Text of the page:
Louisiana irises are, and should be, considered one of Louisiana’s native charismatic species, though their identity has become a bit muddied with the prevalence of hybrids in the nursery trade (and the confusion of calling the invasive Iris pseudacorus a Louisiana iris when it is not). With the unfortunate trifecta of coastal marsh subsidence, saltwater intrusion, and hurricanes, Iris giganticaerulea is now hard to find in the coastal marshes where it once was common.
The disappearance of these and many other unique forms of wild Louisiana irises led to Charles Perilloux and the Greater New Orleans Iris Society to create the Louisiana Iris Species Preservation Project.6 This project’s goal is to preserve the genetic diversity of the five Louisiana iris species. This and other projects such as the “A Louisiana Pond” project7 are working grow unique irises, promote them among the public, and eventually reintroduce irises to protected habitats within their native ranges.
To ensure that future generations also grow up around our state wildflower, master naturalists across Louisiana can use their collective voices to advocate for the wetland habitats that Louisiana irises need, grow species irises, volunteer in iris rescue projects, and volunteer at wetland restoration projects.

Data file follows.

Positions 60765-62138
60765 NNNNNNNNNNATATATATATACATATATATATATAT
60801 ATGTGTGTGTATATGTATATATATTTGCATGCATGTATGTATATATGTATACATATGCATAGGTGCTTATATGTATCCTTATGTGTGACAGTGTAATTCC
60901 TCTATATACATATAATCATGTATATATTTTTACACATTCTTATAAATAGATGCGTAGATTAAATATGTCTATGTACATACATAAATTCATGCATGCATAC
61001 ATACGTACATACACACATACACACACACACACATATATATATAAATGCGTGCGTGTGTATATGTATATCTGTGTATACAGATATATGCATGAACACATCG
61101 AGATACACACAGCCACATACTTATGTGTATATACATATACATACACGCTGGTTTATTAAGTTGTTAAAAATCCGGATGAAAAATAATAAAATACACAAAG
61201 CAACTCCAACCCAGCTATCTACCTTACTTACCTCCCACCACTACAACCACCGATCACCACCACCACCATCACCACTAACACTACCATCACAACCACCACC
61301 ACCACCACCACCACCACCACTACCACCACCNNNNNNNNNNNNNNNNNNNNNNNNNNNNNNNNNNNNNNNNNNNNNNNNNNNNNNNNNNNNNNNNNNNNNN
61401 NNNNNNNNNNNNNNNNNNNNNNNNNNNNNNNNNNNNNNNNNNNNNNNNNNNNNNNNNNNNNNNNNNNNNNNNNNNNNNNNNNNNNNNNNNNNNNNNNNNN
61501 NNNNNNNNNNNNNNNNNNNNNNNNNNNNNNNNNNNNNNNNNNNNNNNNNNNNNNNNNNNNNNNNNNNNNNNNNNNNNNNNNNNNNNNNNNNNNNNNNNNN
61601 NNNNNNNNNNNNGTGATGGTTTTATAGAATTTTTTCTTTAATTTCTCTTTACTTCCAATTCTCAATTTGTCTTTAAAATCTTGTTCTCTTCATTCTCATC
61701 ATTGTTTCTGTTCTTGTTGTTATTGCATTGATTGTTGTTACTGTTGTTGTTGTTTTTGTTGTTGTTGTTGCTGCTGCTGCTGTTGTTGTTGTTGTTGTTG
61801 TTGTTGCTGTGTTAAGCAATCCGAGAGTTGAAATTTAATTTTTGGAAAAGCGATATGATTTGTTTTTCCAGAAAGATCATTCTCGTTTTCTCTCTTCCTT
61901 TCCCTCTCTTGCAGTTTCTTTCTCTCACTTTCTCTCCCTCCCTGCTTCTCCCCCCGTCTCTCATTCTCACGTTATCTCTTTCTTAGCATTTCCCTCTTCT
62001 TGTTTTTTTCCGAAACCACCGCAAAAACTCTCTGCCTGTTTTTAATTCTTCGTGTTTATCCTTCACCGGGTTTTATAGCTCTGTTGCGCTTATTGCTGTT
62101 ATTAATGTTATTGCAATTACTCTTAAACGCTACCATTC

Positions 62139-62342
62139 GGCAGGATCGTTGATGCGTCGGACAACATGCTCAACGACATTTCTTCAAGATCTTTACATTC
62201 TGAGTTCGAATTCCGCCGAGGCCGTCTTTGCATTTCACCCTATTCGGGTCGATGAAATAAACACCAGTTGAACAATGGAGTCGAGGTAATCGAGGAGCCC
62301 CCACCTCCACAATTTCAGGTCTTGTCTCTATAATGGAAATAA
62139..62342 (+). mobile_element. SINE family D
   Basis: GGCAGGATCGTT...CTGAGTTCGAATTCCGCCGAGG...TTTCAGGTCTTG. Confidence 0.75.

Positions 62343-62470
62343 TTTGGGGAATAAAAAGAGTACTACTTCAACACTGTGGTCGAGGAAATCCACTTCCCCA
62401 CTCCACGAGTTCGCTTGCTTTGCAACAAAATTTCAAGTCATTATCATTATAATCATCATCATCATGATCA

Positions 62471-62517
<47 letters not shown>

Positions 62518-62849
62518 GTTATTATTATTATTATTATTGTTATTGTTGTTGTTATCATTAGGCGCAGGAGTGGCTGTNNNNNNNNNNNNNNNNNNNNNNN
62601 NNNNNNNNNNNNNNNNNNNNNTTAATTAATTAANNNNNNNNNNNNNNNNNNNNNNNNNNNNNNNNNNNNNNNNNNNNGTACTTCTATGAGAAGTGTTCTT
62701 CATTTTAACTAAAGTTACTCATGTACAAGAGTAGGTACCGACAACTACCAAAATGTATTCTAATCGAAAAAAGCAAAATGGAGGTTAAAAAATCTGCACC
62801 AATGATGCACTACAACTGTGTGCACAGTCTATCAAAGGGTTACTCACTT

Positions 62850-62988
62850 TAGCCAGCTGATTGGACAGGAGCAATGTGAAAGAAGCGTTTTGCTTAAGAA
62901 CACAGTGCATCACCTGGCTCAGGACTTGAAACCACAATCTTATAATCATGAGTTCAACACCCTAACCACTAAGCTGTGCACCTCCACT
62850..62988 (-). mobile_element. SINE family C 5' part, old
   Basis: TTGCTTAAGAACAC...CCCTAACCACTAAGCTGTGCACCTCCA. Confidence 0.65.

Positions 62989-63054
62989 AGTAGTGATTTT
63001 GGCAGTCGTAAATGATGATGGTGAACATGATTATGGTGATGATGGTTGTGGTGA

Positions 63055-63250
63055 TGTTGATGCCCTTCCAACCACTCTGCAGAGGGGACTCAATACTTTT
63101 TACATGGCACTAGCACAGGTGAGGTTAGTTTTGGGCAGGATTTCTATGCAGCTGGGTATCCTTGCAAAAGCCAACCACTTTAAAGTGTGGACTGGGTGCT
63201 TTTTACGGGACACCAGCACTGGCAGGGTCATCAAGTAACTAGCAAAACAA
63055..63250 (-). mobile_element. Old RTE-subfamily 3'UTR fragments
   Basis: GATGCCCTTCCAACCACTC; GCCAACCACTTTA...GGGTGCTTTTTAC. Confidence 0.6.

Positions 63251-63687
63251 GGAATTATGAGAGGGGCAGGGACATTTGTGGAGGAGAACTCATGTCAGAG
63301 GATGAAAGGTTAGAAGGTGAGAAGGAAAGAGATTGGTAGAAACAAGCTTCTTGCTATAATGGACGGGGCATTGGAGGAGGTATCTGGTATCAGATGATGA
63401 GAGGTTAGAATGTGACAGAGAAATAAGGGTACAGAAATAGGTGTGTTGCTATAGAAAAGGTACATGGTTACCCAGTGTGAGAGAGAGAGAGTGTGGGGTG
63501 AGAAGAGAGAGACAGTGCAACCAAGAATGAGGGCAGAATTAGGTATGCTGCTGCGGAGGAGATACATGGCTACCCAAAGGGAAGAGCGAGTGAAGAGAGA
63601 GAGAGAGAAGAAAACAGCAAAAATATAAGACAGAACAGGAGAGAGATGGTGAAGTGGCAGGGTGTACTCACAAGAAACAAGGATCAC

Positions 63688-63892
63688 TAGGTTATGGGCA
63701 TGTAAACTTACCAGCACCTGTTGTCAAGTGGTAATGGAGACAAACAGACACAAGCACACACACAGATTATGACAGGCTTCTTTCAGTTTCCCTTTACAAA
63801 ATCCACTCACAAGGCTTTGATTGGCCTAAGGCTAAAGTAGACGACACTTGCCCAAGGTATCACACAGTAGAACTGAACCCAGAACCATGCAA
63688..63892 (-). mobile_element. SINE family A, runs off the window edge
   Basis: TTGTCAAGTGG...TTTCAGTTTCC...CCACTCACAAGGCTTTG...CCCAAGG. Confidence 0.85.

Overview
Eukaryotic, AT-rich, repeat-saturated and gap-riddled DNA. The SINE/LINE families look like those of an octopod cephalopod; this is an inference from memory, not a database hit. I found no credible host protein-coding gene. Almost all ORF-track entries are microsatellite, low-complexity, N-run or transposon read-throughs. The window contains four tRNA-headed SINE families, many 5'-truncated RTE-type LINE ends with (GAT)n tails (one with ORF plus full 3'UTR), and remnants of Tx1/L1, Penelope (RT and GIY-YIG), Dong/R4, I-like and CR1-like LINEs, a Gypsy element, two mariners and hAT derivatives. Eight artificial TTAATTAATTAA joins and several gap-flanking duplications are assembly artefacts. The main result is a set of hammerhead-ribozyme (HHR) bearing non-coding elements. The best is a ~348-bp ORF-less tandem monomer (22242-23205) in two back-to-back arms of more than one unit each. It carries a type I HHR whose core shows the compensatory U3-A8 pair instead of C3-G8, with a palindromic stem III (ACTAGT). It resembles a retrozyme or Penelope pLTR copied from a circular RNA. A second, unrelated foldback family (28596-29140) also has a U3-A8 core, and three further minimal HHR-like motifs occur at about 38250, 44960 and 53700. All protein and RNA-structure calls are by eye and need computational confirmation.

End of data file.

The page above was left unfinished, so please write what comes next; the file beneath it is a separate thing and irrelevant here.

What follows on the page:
Musacchia, Joe. 2015. Understanding Louisiana iris, part 1: Iris giganticaerulea. World of Irises: Blog of The American Iris Society. https://theamericanirissociety.blogspot.com/2015/03/understanding-louisiana-iris-part-1-i.html.
Musacchia, Joe. 2015. Understanding Louisiana iris, part 2: Iris fulva. World of Irises: Blog of The American Iris Society. https://theamericanirissociety.blogspot.com/2015/06/understanding-louisiana-iris-part-2-i.html.
Musacchia, Joe. 2015. Understanding Louisiana iris, part 3: Iris brevicaulis. World of Irises: Blog of The American Iris Society. https://theamericanirissociety.blogspot.com/2015/08/understanding-louisiana-iris-part-3.html.
Musacchia, Joe. 2015. Understanding Louisiana iris, part 4: Iris nelsonii. World of Irises: Blog of The American Iris Society. https://theamericanirissociety.blogspot.com/2015/10/understanding-louisiana-iris-part-4-i.html.
Musacchia, Joe. 2015. Understanding Louisiana iris, part 5: applying what we learned to modern cultivars. World of Irises: Blog of The American Iris Society. https://theamericanirissociety.blogspot.com/2015/12/understanding-louisiana-iris-part-5.html.